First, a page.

Imperfect Produce

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Imperfect Produce is an organic grocery delivery startup that sells produce that would otherwise be discarded due to cosmetic imperfections. 20% of consumable food is wasted in the US because it is not visually appealing enough for grocery stores to display on shelves and farmers just discard these items to waste. The business model behind Imperfect Produce and its competitors which include Misfit Foods and others is a simple one: buy this produce that would otherwise be discarded for pennies on the dollar from farmers and sell to consumers for 30-50% less than market price. To be clear the produce they are buying is just as healthy and nutritious as what’s in grocery stores, it simply has some sort of visual (often minor) imperfection.

Orders are placed through a subscription box model online or via their mobile app. They are a double bottom line organization, which are becoming more popular as business entities.

The team is based in San Francisco, California.

Why I like Them

I like the mission and the problem they are trying to solve. In the US alone an estimated 30% of the consumable produced food goes to waste, a staggering and shocking amount, especially when considering the environmental impact and amount of energy needed to produce all this food. One recent study estimates very year, 30 million acres of cropland, 4.2 trillion gallons of water, and nearly two billion pounds of fertilizer are used to grow food that’s never eaten,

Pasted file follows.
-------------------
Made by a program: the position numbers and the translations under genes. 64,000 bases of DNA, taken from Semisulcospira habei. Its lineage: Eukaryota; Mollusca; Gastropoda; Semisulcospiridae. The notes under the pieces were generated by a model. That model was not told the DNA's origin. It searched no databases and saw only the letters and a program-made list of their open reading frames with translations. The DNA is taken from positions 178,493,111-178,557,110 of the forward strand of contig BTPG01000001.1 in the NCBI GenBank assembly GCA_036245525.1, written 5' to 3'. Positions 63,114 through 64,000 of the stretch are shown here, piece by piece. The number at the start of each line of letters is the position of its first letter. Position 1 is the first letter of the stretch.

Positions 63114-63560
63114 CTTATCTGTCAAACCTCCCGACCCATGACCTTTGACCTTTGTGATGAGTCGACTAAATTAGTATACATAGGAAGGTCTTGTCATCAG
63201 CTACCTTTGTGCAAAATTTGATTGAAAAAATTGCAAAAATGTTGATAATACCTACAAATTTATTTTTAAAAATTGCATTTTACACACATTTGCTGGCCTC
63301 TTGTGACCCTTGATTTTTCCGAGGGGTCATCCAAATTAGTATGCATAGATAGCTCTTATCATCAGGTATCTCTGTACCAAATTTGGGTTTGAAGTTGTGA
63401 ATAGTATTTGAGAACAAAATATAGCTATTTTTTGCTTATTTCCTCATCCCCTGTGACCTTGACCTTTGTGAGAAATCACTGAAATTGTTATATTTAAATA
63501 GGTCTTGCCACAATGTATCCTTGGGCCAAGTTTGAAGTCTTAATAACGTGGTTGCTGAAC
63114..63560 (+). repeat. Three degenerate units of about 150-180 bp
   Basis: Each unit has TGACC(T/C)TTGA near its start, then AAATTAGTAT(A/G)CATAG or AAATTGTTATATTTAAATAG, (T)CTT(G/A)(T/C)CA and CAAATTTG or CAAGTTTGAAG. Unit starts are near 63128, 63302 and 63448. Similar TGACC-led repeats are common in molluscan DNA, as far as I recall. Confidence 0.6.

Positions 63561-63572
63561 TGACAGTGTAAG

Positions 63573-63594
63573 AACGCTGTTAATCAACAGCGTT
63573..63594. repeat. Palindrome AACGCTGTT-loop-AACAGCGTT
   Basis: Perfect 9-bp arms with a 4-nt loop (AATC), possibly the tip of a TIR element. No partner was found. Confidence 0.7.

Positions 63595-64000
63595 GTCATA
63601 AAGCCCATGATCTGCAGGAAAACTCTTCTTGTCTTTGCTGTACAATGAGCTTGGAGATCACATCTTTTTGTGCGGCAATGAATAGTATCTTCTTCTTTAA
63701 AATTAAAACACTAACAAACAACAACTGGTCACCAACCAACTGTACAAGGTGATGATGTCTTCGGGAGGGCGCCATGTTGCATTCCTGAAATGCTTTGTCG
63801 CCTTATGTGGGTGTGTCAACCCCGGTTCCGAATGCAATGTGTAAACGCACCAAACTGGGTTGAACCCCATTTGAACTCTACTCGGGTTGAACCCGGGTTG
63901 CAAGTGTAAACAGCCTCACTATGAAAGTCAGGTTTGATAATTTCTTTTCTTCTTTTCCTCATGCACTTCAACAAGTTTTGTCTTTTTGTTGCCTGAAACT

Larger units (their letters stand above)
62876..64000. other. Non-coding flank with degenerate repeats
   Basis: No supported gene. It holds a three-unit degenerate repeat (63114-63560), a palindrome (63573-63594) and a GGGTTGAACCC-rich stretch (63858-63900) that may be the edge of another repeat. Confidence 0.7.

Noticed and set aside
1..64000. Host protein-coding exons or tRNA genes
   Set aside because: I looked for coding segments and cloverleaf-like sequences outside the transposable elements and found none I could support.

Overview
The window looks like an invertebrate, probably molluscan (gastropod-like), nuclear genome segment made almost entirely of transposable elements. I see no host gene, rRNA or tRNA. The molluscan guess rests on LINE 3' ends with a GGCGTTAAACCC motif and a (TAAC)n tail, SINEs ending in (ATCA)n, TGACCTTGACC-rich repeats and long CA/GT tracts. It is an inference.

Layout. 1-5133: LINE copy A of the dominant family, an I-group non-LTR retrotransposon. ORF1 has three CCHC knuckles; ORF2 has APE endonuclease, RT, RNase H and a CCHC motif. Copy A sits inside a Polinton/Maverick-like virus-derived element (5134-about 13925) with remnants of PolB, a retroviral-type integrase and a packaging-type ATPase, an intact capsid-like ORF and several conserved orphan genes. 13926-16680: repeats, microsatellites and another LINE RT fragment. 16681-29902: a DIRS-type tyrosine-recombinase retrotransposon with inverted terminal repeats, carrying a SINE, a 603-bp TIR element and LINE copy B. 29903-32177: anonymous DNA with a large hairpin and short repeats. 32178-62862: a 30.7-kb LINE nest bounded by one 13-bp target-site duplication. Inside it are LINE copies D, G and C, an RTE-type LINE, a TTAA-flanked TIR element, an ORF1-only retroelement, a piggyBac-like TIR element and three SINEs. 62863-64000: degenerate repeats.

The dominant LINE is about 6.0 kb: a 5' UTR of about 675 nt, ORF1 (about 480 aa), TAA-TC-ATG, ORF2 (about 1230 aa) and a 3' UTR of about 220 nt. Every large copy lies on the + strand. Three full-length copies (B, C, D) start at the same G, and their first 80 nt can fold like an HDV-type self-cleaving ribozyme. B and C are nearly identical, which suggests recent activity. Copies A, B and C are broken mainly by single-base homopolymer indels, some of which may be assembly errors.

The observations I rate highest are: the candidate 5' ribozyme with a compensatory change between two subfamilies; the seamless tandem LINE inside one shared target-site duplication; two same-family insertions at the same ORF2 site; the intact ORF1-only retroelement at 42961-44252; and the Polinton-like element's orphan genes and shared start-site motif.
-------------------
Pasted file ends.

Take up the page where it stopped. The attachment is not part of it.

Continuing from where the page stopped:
I also like that they give easy access to high end organic produce for even those in the lower income spectrum, and helping small farmers with produce they would otherwise dispose of and take a monetary loss on.

Emerging Trend: Carbon Capture

With global warming from climate change accelerating there are a set of technologies and solutions emerging to hopefully address the challenge. NASA keeps a real time tracker of the effects of climate change here. One of the most direct and more science fiction like that is still nascent but in the pilot phase is carbon capture. Carbon capture is a set of technologies that is able to pull carbon dioxide from the air and store it back underground, hypothetically turning the clock back on global warming.

There are three startups on the cutting edge of carbon capture technologies - Global Thermostat, Climeworks, and Carbon Engineering. Their technology is based around exposing filters to air, that once saturated, are heated to free the carbon dioxide and pump it into tanks or back underground.

All three have working technologies that do this, the challenge right now is to find a business model that makes this a profitable activity. Substantial progress has been made in the last several years with the average cost falling from $600 per ton of captured CO2 to $100 a ton.

Critical to this effort right now are government tax credits that give back up to $50 for every ton of carbon stored underground. The improved efficiency of the technology and federal tax credits has captured the attention of big oil, who can use the recaptured CO2 to increase well pressure for oil extraction.

The next wave of carbon capture includes using the reclaimed carbon dioxide in transportation fuels by mixing it with hydrogen, reducing the carbon emissions of vehicle fuels by up to 20% in the next decade.